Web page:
By Cliff Hamilton
Sedona AZ (August 19, 2014) – If you’re among the almost 70 percent of Sedona voters who got an early mail ballot, time is short to fill it out and get it in the mail. Mail ballots must be received in your county elections office by 7 pm on Primary Election Day, Tuesday, August 26, or at Sedona City Hall by that time. Postmarks don’t count. Mail ballots can be dropped off at the Sedona City Clerk’s office during business hours or placed in an outdoor drop box located in the east parking lot at Sedona City Hall.
You can still vote early in person until Friday, August 22. Those in Coconino County may vote at Sedona City Hall. Sedona residents living in Yavapai County can vote early at the Yavapai County office, 10 South 6th St. in Cottonwood. Independent voters should be prepared to choose which party ballot they want or they can just select a Sedona City election ballot either for early voting or on Primary Election Day.
After the 22nd, anyone who wants to vote in person will have to wait until election day on the 26th. All city residents in Yavapai County will vote at the Sedona Elks Lodge, 110 Airport Road. Sedona voters living in Coconino County will split between Christ Lutheran Church on Chapel Rd. for those in the southern part and Wayside Chapel in Uptown for those in the northern area.
Like voting, reporting election returns has also become more complicated. Each county will report returns separately. First posting of unofficial returns will be available on county web sites sometime after 8 pm on election night. Check Yavapai County numbers at: http://www.yavapai.us/electionsvr/elections-and-results/2014-elections/august-26-2014-election/. Coconino returns will be found at: http://www.coconino.az.gov/index.aspx?NID=205. Once unofficial returns are in from both counties, the Sedona City Clerk’s office will compile unofficial totals. In elections that are not close, voters will have a good idea of final outcomes from those unofficial figures. Contests that may be decided by only a few votes could wait as long as late in the first week of September to get official numbers.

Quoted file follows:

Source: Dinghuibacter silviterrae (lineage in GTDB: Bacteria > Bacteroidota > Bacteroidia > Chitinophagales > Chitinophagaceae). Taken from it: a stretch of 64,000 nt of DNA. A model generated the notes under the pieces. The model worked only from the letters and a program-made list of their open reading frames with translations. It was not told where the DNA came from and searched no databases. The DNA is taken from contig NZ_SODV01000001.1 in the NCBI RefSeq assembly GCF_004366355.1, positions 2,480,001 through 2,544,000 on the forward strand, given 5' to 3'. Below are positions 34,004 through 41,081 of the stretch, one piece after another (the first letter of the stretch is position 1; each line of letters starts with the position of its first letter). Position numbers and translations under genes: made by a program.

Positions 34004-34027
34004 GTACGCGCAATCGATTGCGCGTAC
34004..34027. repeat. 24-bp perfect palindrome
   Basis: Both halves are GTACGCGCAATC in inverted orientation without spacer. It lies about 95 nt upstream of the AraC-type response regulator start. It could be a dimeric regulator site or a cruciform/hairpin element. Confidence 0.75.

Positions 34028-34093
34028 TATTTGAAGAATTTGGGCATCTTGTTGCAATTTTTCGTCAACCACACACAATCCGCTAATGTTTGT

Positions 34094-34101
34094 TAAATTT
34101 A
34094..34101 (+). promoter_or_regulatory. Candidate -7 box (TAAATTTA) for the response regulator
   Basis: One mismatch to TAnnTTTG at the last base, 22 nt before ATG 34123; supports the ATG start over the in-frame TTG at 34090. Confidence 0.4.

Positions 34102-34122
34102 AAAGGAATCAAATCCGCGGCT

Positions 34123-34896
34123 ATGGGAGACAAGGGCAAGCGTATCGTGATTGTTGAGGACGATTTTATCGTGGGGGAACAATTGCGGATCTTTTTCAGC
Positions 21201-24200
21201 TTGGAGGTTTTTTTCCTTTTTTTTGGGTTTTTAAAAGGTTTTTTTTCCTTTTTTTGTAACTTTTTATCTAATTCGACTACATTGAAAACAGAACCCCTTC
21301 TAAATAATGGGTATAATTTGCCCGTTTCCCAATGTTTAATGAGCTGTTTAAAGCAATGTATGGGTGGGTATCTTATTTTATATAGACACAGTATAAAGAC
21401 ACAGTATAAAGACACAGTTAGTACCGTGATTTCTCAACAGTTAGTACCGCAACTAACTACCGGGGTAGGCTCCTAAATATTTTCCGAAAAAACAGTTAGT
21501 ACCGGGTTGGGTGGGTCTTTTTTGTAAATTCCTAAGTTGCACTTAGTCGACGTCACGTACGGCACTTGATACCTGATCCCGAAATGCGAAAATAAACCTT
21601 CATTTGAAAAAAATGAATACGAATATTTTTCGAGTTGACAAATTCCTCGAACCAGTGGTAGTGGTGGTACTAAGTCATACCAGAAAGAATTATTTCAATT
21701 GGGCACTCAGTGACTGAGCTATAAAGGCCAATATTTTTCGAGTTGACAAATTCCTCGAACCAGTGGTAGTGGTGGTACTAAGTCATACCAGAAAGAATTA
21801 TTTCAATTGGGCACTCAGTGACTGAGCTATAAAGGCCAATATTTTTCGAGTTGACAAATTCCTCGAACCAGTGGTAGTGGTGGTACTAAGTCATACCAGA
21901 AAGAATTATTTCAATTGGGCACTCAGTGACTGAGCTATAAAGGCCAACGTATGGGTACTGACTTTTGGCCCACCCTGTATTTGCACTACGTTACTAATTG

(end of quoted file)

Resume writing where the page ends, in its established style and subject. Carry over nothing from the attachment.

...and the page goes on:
Finally, due to a new formula created by the Arizona Legislature, deciding the necessity for a runoff election in the Sedona City Council race and who will participate may also wait until early September for resolution. This new calculation method uses the total number of individual votes cast, not the number of ballots turned in, and the number of open seats available to decide if anyone got an outright “majority” in the primary. It will also be used to determine who will be in a runoff and who is eliminated outright. With eight candidates and only three open seats, there will likely be some in each category.
Many races, especially local ones, are decided in the Primary election. Mark your Ballot. Voting is your opportunity to have your voice heard.